NASCAR may soon require drivers to curtail their celebratory burnouts to avoid excess damage to the winning vehicles before the post-race inspection process.


Steve O’Donnell, Executive Vice President and Chief Racing Development Officer for the sanctioning body, told SiriusXM NASCAR on Tuesday that officials were examining incidents such as Denny Hamlin’s post-race winning celebration following Sunday’s victory in the Cheez-It 355 at Watkins Glen International.


Hamlin’s lengthy post-race burnout along the frontstretch and subsequent spins left him unable to drive his No. 11 Joe Gibbs Racing Toyota into Victory Lane.


“It’s something that’s been out there that we are trying to avoid yet balance the celebration,” O’Donnell said. “I think (we will see something) in the very near future, and this isn’t putting it all on the 11 car, this is something we’ve talked about, it’s a trend we don’t like to see.”


Last October, NASCAR officials said there was no plan to regulate such post-race celebrations, saying such instances gave drivers an “opportunity to express their enthusiasm for their win and give fans an exclamation point to the victory.”


While such incidents have raised concerns that teams were intentionally damaging their entries in an effort to keep officials from uncovering possible rules violations during post-race inspections, no recent inspections have uncovered any wrongdoing.


After Kevin Harvick’s dominating victory in last fall’s Chase race at Dover, Del., the Stewart-Haas Racing driver appeared to make contact with the wall during his post-race celebration. However, the No. 4 Chevrolet passed inspection at the track as well as two days later when the car went through a more thorough inspection at the NASCAR Research & Development Center in Concord, N.C.


Asked about Harvick’s burnout the following week, Hamlin noted that “what he did was really, really impressive.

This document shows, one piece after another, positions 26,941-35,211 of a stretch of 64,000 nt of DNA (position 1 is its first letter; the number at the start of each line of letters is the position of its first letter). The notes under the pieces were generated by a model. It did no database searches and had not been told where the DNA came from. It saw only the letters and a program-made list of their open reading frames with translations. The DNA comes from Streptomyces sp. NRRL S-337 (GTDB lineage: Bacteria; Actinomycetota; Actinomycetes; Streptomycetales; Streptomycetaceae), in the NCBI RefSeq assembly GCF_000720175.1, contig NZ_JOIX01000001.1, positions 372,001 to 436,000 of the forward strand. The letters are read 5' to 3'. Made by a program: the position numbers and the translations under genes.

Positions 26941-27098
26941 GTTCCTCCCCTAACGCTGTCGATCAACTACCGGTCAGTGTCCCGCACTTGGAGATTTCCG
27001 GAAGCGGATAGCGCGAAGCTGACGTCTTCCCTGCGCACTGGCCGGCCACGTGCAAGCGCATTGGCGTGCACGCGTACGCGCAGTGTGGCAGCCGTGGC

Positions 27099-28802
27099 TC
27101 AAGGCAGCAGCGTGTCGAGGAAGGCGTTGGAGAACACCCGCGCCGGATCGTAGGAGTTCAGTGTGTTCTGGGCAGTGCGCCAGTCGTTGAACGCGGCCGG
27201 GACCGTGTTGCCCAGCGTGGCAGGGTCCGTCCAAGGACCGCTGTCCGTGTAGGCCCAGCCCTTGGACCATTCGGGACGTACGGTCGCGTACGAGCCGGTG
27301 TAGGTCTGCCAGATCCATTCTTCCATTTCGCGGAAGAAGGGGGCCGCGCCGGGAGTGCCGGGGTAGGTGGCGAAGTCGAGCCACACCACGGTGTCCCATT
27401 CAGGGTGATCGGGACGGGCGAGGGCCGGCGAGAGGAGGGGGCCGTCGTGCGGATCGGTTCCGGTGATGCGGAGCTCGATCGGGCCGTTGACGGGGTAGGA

“But obviously, as all the other competitors, whoever doesn’t win each week wants to make sure they’re on a level playing field with whoever did win,” Hamlin said.


Team Penske driver Brad Keselowski, the 2012 Sprint Cup Series champion, said at the time that he had “definitely blown tires out.


“I think every driver has done something to do some kind of damage to their car,” Keselowski said.


O’Donnell said officials want to continue to allow winning drivers and teams, as well as the fans, to enjoy the accomplishment, but, he added, without creating unnecessary damage to the winning vehicle.


“We want to see a celebration and we think that drivers can celebrate without doing that,” he said. “You’ll probably see us sooner than later put something in place that covers us for that as you head into the last quarter of the season.


“Again, not there yet, we’re talking to a lot of the teams about it but I think everybody is on board with the direction we want to go in.”


According to the 2016 NASCAR rulebook for its Sprint Cup Series, winning vehicles are allowed to “engage in appropriate celebratory activity … prior to reporting to victory circle.”


Those activities include a victory lap, burnout(s) or donuts.


Once the drivers have taken the checkered flag (or the race is declared complete), all vehicles competing in a NASCAR-sanctioned race are “considered under impound” and “must not be altered or adjusted in any manner during the cool-down lap or on pit road prior to reporting to the inspection area(s).”

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